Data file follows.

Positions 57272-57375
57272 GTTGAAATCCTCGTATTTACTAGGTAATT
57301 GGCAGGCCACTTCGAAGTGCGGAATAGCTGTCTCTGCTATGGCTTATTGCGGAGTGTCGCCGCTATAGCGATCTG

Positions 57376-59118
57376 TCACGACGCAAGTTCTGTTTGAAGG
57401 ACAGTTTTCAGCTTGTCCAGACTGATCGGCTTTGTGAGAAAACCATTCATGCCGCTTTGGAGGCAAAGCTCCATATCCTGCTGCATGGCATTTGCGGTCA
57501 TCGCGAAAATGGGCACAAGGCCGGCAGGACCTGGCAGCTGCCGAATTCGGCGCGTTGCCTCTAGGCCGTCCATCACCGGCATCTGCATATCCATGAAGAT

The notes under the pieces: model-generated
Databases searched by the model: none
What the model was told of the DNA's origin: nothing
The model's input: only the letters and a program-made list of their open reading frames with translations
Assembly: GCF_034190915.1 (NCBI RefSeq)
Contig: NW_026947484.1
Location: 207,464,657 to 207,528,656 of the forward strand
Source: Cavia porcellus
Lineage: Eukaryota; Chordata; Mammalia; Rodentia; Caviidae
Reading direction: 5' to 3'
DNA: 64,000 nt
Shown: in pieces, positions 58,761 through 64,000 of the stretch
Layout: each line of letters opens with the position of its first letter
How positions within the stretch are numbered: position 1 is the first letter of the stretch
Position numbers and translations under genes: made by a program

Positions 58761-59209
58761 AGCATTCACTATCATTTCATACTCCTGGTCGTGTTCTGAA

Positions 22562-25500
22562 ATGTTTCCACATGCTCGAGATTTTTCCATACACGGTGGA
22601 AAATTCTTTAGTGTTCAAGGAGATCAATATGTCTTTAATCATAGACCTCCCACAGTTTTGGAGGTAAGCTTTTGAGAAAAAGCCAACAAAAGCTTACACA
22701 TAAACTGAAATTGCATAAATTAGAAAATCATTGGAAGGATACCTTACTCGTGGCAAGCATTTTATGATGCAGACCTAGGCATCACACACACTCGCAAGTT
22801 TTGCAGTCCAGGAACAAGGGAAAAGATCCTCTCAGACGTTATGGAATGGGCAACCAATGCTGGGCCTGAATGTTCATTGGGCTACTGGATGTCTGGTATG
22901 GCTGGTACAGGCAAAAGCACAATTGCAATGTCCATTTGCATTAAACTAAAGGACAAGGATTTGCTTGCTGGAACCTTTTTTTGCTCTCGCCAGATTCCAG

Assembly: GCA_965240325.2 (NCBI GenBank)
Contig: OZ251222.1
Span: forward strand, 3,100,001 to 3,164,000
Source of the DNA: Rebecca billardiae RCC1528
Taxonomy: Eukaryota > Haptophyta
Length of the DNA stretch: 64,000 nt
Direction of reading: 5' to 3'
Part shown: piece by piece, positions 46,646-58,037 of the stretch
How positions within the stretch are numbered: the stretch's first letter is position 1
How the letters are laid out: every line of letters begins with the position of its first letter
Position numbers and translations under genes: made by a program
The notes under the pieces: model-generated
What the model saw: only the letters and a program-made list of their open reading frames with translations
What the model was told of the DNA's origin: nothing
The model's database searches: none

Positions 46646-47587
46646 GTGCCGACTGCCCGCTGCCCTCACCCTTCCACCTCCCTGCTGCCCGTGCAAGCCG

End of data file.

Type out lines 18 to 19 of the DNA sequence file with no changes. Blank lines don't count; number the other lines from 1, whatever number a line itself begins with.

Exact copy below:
DNA: 64,000 nt
Shown: in pieces, positions 58,761 through 64,000 of the stretch